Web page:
Sound Teaching

This is the teaching site of the West Side church of Christ in Fort Worth, TX. Unless otherwise indicated, all materials were written and prepared by Stan Cox

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In The News: Churches Mix Faith, Football

inthenewsEvery month we get a copy of The Christian Chronicle delivered to our mailing address. It always makes for interesting reading, though it is disconcerting to see how steeped in liberalism many churches have become.

A few weeks ago we wrote an article on the subject of the “social gospel”, noting the fact that the paper was reporting on high school football as a part of the ministry of churches of Christ. I thought the article showed the upper limits of absurdity until I read an article in the October 2007 issue entitled, Churches mix faith, football, by Erik Tryggestad.

Tryggestad reported (favorably) upon various churches that are using football as a means of accomplishing spiritual gains. Note the following examples:

  • The Pleasant Valley church in Little Rock, AR, Has for the last 10 years had a Bible study at the church building each Monday night during the NFL season, before grabbing snacks and watching the game on a projection TV. The coordinator indicated it was a way “to ensure participation in something. What better than football?”
  • The Springfield Gardens church in New York City sets up two giant, fan-blown lawn decorations (Giants and Jets), and send out flyers inviting the community to watch the games. They serve food and drinks during the game. The minister said, “The food and football have led to conversations about faith the non-members. We’re waiting for God to give the increase.”
  • The church in Hurricane, WV has a youth devotional on Superbowl Sunday before showing the game on a big-screen TV in the church auditorium. (Remember, the Super Bowl is always held during the time that is normally reserved for evening worship). It is admitted by the minister that the devotional is attended mainly by members, and it is ineffective as a tool for evangelism. To quote the article, “But such get-togethers provide fellowship opportunities and allow members ‘on the periphery’ to build relationships with fellow Christians, he said.”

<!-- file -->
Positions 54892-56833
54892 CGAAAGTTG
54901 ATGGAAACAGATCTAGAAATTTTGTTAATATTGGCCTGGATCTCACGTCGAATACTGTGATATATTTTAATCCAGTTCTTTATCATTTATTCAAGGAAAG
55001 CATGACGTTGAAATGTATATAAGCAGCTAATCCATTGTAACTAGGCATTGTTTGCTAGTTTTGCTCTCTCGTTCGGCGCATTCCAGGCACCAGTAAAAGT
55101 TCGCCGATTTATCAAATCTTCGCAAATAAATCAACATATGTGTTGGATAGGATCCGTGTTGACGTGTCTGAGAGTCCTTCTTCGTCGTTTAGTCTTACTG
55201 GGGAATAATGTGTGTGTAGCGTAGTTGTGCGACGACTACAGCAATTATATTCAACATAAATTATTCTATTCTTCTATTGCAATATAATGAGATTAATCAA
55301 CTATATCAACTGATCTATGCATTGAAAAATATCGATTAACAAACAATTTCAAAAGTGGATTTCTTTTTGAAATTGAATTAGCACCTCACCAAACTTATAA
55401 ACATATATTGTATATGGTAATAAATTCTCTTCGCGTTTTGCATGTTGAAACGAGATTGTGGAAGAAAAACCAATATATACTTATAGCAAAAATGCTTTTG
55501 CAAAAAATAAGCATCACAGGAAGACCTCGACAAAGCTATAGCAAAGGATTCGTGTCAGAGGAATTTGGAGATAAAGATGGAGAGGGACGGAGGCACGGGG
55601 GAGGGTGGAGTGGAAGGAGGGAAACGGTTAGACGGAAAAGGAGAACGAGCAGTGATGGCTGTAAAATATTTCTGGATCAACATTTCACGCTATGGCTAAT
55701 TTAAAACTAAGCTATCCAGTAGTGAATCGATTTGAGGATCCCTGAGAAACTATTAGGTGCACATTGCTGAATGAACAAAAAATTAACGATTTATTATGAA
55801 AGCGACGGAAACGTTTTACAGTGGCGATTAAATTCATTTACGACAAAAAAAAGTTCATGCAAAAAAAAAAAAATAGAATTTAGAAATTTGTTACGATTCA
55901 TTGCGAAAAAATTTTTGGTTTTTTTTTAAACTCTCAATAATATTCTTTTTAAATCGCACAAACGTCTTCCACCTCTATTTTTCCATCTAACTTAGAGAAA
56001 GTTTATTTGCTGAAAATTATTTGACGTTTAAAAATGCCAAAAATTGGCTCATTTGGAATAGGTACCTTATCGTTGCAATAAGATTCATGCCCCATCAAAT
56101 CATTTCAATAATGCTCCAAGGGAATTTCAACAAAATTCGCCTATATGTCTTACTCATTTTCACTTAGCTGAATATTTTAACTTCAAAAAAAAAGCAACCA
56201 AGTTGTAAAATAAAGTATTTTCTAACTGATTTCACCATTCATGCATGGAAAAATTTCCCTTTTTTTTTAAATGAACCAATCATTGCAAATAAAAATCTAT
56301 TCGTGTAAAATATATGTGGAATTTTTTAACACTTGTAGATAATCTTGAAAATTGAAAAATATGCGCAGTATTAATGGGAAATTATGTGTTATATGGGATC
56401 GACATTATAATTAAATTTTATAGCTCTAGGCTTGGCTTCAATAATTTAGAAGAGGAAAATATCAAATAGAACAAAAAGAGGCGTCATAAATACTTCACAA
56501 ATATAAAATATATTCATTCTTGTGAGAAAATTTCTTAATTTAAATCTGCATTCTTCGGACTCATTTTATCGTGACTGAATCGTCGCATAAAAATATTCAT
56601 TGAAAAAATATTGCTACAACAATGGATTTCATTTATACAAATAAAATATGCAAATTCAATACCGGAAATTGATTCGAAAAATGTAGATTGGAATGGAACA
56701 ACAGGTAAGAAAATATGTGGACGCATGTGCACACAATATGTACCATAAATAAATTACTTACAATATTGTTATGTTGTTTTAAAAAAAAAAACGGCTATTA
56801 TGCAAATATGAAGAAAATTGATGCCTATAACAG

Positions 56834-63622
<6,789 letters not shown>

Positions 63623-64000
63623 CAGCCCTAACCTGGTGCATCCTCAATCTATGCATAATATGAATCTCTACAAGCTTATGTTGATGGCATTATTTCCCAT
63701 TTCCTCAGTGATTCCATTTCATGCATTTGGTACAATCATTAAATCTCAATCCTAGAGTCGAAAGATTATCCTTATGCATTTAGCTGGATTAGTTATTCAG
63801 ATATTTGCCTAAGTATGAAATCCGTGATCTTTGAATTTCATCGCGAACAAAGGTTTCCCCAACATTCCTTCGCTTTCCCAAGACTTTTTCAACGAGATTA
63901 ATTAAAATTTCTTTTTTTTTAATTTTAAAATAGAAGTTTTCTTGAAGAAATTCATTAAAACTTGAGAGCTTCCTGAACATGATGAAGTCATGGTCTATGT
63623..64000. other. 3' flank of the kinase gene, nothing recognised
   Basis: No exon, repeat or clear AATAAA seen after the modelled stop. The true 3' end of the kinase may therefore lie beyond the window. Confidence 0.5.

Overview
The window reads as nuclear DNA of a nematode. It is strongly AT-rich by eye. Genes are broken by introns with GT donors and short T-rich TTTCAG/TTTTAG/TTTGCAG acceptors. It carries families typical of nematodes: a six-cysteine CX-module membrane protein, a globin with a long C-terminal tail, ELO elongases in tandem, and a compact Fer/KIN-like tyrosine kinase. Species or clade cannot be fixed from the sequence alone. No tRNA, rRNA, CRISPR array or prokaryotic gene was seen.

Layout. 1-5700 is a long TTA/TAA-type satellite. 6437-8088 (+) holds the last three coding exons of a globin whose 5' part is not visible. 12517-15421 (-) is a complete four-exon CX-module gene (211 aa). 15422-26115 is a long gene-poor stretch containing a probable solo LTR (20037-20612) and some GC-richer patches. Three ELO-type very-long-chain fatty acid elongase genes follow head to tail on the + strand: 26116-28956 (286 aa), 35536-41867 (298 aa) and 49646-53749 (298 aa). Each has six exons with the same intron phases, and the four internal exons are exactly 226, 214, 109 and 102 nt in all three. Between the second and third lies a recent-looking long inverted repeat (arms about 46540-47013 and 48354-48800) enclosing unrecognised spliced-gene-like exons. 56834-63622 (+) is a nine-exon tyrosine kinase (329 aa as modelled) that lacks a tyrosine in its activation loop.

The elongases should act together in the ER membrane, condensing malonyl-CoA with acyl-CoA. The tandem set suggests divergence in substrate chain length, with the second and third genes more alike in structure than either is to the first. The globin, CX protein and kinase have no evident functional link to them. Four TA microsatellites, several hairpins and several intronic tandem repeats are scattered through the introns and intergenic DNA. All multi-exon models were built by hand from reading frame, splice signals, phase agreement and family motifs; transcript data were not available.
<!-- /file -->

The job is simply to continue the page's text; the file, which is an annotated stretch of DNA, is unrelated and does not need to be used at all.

• Perhaps the most egregious example of this silliness came under the article heading, “Fantasy League Evangelism?” To quote the article, “A number of Churches of Christ use the country’s growing obsession with fantasy football as an opportunity for outreach.” The minister identifies it as a form of what he calls “affinity evangelism” and advocates using it, other sports, and hobbies such as scrapbooking, reading, fishing, gardening and other hobbies as a means of “introducing Christ to non-Christians.”

Really, where will it all end? The Bible clearly reveals that the gospel is “the power of God to salvation for everyone who believes, for the Jew first and also for the Greek” (Romans 1:16). It’s futile to try to become like the world in order to convert people out of the world. The fallacy of the social gospel (in addition to its being decidedly unscriptural) is the idea that you can bring people to Christ by appealing to them where they are! The way to conversion is to convict men of their sin! “Now when they heard this [the gospel], they were cut to the heart” (Acts 2:37).